- Drive path-agnostic. A backup software should never, ever depend on drive letters to figure out backup sources and targets.
- Predict drive failure. This goes somewhat beyond the scope of a backup software, but there should be at least some kind of periodic SMART monitor to inform and warn a user of a drive that is indicating signs of failure. Yes, put a big popup on the notification bar with a scary message like “Your drive might fail soon” or just outright “Your drive is failing.” Show it to them the first three days, make it go away, and then show it to them the next week. Of course, the notification can be removed for a specific drive, but it will require them to read a message about possibly losing data on the failing drive, wait 5 seconds to close the dialog, and now they never have to see the dialog for that drive again.
- Recognize cache folders. Here’s what you need to do: just stick that CCleaner scanning stuff into your product. Make the default backup plan ignore whatever CCleaner would usually clean up. Caches can add up to be gigabytes of size, and many users do not even care about including them in their backups, because all they want are their programs and documents. However, there is that one company that might say, “no you can’t ignore cache folders because we need a perfect file-level backup of the system tree.” (My argument would be to use CloneZilla and do it at the image level – but fine.)
- Import from other services. No, I don’t care much about Acronis, Veeam, or other proprietary solutions. What I do care about, however, are the crappy Windows 7 Backup and Restore backups, dd “backups,” and other image-level backup formats. Don’t just import the backups: import file history, recompress them, preserve timestamps. Give them the full treatment, and put them neatly in the new backup format as if it really were an old backup.
- Responsive (and responsible) backend. Big enterprise backup software uses a UI frontend, which merely communicates with the service backend. This is generally a good design. However, when the backend decides to quit, the UI frontend goes into limbo and does not respond to any commands, instead of providing a reasonable explanation to what is happening with the backend, while the backend does not attempt to halt whatever blocking operation that is taking too long. The gears just grind to a halt, and nothing can get done on either side.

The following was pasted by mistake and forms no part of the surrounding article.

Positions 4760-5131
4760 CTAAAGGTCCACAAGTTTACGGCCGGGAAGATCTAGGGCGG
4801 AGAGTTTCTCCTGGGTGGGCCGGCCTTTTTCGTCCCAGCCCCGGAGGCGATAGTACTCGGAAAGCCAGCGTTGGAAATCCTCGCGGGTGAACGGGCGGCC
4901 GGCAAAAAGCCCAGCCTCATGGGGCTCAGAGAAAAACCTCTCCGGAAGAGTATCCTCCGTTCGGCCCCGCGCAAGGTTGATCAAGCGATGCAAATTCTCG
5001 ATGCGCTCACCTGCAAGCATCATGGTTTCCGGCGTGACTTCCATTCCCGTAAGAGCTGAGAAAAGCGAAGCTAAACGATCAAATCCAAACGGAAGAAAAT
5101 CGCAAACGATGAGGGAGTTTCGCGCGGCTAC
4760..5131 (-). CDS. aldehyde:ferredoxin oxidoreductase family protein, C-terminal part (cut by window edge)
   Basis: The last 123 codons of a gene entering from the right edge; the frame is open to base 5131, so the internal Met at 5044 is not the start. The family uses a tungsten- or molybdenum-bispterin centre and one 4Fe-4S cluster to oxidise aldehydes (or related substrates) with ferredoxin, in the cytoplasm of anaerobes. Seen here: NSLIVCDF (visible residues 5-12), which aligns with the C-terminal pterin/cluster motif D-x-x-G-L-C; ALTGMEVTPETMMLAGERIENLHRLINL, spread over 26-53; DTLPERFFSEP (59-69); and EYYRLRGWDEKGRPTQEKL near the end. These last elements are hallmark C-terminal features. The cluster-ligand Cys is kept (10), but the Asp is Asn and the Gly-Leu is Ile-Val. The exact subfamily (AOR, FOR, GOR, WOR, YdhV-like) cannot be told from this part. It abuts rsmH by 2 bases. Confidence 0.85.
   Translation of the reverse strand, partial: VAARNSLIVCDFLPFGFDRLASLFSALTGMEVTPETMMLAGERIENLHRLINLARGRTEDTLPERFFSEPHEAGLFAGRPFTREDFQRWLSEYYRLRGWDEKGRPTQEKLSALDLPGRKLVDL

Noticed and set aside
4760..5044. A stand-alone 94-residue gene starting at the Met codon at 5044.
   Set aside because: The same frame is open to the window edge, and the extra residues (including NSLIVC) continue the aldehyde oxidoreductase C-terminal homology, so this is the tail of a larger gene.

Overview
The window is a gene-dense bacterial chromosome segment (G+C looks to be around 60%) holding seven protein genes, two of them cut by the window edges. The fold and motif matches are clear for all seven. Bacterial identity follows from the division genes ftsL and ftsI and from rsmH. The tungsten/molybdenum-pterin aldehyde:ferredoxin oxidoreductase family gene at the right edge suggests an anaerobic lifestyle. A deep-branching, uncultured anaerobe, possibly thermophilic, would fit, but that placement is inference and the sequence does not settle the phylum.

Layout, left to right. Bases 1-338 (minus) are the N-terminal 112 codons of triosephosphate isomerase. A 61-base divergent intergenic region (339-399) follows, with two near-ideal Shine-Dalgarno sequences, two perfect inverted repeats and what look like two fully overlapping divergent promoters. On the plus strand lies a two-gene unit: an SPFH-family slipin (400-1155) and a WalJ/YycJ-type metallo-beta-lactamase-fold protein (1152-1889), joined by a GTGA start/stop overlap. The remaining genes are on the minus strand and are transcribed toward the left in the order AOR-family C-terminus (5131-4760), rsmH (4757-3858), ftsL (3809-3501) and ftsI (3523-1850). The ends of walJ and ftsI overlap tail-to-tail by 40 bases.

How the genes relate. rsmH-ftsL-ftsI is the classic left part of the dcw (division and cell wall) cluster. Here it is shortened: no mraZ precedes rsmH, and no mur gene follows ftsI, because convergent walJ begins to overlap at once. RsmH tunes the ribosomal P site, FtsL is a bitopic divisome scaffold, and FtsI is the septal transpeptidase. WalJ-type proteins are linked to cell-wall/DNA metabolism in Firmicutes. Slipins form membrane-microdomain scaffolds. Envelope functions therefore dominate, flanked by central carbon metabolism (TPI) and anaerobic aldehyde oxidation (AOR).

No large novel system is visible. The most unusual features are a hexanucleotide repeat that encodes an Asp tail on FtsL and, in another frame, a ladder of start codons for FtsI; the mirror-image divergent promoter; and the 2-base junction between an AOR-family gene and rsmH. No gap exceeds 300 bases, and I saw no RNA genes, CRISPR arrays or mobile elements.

- Don’t delete anything without asking. No, I don’t even want an auto-purge functionality, and if you do, for the love of God, make it a manual operation. There is no reason to keep purging things constantly, unless you have a disk quota to work under – in that case, the software should determine what is best to purge (start with the big stuff, at the earliest backup) to meet the size requirement.
- Only one backup mode. That backup mode better be good, and it should have a hybrid format.
- Open-source format. The software itself may not be open-source, but you are essentially ensuring that someone out there can make a restore software that can always be compatible with the latest and greatest operating systems.
- Bootable. Where are you going to make your restores from? A flash drive running Linux with an ncurses interface for your backup software, obviously. You could, of course, allow backups from that same bootable drive, in the case of an infected drive or as part of a standard computer emergency response procedure – but eh, that’s really pushing it. Just restores will do fine.
- Self-testable. Make sure the backups can actually restore to something.
- Exportable. One day, your backup software will not be relevant anymore, so why bother locking in users to your format? Make it so that they can export full archives of their backups, with a CSV sheet explaining all of the contents of each archive.
At the end of the day, users just want their files safe and sound, so keep the software as close to the fundamentals as possible, and allow others to make tools around the backup software if additional functionality is needed.